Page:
The pre-internet generation - the generation who are the current decision makers, mover and shakers in the media world, and therefore the ones who shape what we read, see and hear on our media - are a generation who are playing catch up. For them, code is a mystery that can only be solved by developers. The result of which is that few creative ideas have interactivity or gaming built into them as a central element of the proposition.

But if coding becomes prevalent amongst the children currently in our schools, for the first time we will have a generation who not only have vastly different media habits, but who also have the ability to shape those habits more directly by employing code in the media they immerse themselves in.

The implication of a coding generation is that eventually they must become the decision makers of our media outlets."

If you've seen a child playing Minecraft, you'll understand this mentality and how this form of Lego for the 21st century not only stimulates children but encourages them to employ logic and problem solving (key code skills) in order to play the game. A generation empowered with code can take this same attitude but explode it on a much greater scale.

The democratisation of media tools has seen amateur users able to create media that only 10 years ago would have been the preserve of media professionals. Apps now allow children to make and edit movies and podcasts, create incredible art and produce polished websites.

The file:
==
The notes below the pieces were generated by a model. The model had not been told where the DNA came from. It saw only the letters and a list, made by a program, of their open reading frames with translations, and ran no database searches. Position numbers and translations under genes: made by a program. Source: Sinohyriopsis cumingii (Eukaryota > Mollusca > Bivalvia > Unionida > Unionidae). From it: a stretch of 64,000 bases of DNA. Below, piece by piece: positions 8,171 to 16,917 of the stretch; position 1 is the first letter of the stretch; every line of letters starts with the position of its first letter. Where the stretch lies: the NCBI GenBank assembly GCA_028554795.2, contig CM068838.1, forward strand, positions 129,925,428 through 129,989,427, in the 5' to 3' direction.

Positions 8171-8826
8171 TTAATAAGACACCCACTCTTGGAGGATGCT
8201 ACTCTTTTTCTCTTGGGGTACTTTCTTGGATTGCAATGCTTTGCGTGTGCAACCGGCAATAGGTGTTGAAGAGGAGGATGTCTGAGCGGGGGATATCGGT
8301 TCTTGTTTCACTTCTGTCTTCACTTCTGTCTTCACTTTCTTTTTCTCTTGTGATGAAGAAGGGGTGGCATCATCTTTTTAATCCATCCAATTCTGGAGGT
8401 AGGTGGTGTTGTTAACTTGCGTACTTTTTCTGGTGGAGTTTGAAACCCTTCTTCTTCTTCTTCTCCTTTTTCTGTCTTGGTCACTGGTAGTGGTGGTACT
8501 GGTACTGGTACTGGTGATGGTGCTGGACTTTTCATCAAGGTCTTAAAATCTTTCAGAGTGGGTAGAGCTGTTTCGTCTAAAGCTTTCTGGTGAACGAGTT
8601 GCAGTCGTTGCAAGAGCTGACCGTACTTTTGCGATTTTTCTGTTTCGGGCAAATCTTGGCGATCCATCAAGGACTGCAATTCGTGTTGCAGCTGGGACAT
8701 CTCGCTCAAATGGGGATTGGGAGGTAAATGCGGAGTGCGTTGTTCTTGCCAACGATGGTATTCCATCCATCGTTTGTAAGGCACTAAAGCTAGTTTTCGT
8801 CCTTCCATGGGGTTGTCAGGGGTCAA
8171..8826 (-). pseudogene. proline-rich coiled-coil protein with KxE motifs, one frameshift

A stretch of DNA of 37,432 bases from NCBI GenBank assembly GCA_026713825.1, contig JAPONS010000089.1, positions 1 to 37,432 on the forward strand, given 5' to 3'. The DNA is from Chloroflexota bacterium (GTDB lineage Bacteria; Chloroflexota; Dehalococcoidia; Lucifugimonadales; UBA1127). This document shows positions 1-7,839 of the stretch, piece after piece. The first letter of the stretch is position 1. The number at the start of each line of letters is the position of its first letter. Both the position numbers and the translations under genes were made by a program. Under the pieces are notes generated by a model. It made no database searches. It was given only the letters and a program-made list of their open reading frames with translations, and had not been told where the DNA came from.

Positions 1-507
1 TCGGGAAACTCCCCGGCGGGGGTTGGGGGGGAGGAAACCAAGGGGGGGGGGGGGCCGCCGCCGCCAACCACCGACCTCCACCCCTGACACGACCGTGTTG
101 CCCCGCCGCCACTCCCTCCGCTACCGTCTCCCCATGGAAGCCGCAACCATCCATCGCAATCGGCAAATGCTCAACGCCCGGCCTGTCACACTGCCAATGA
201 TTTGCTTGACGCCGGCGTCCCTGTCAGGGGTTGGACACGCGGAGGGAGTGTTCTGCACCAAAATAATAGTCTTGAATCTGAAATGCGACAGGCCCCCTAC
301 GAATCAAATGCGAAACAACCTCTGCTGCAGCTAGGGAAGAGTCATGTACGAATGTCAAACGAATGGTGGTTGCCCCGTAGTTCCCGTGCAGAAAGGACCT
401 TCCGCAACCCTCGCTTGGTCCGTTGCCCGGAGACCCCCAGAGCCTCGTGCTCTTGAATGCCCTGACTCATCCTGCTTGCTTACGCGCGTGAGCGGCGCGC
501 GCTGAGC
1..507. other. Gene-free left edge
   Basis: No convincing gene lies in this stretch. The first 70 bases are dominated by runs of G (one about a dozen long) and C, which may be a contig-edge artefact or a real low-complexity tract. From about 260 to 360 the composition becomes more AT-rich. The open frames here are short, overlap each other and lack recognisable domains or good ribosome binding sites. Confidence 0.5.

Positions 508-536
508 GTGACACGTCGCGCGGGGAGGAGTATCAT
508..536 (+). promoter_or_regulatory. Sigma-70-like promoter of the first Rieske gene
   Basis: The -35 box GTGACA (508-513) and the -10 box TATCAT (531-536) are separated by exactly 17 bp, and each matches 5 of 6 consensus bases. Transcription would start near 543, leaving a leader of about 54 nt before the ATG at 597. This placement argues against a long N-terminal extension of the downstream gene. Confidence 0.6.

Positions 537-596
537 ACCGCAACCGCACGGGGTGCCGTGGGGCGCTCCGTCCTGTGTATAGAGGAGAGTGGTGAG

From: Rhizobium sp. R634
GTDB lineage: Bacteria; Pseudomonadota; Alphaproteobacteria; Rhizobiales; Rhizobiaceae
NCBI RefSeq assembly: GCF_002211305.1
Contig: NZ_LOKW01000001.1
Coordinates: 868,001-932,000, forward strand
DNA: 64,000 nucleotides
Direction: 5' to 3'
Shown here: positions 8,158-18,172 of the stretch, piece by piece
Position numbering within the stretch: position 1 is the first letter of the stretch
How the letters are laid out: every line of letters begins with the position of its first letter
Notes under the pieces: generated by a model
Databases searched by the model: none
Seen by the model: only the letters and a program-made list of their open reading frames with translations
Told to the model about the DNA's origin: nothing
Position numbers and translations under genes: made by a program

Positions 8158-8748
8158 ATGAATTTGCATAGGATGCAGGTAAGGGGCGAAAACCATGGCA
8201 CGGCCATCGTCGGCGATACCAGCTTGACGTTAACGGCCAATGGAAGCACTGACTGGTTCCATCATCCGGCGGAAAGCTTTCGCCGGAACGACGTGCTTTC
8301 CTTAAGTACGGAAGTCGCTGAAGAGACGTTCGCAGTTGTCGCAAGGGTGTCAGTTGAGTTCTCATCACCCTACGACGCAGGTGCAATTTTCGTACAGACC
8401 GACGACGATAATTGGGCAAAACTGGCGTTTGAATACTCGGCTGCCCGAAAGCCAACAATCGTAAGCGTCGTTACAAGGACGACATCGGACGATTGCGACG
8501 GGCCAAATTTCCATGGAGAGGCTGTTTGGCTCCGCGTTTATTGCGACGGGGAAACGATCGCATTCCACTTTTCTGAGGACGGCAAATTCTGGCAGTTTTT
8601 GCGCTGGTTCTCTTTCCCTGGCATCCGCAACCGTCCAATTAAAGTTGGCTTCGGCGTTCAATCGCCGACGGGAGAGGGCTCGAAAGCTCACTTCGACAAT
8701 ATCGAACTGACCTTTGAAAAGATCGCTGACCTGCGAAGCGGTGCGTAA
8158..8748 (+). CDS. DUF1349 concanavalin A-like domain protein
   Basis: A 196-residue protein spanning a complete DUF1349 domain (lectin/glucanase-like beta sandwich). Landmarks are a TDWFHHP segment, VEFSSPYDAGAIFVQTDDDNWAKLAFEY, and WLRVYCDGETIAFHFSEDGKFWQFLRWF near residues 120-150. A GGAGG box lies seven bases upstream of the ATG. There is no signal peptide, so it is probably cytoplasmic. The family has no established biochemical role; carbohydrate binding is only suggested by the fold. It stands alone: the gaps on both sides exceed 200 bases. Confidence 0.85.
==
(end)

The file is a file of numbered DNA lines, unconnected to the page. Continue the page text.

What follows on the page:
The growth of code will see the next generation not only understand the creative process but also understand the code that sits behind it. The implication of this is a sea-change in professional creativity where the boundaries between producer and developer change radically, creating a generation of thinkers who are part creative technologist and part technical creative.

For future school leavers raised with code, we will see a greater understanding of the use of logic and problem solving, that in turn will have an impact on the media ideas that are developed. The fundamentals of how creatives "create", could be turned on their head.

The implication of a coding generation is that eventually they must become the decision makers of our media outlets. This generation will be one who understand how to integrate media of old with interactivity and who have been trained how to think creatively in a different way from the generation before them. This means a wave of decision makers for whom interactivity, gaming and multi-platform creativity is not a "nice to have" but an "essential" part of any media idea.

For consumers of media, this will see a greater amount of content that seamlessly integrates different media platforms, interactivity and gaming.

For the first time we may see code being viewed within media not as "other" but rather as "normal". We will see an understanding that views games and interactivity not as outside of traditional media but as the bedrock of media and its consumption. And if that is the outcome then those in government and elsewhere who are behind the Year of Code, will feel that their quiet revolution has come to pass and that the barricades have truly been pushed down.


Steve Ackerman is managing director of content agency Somethin' Else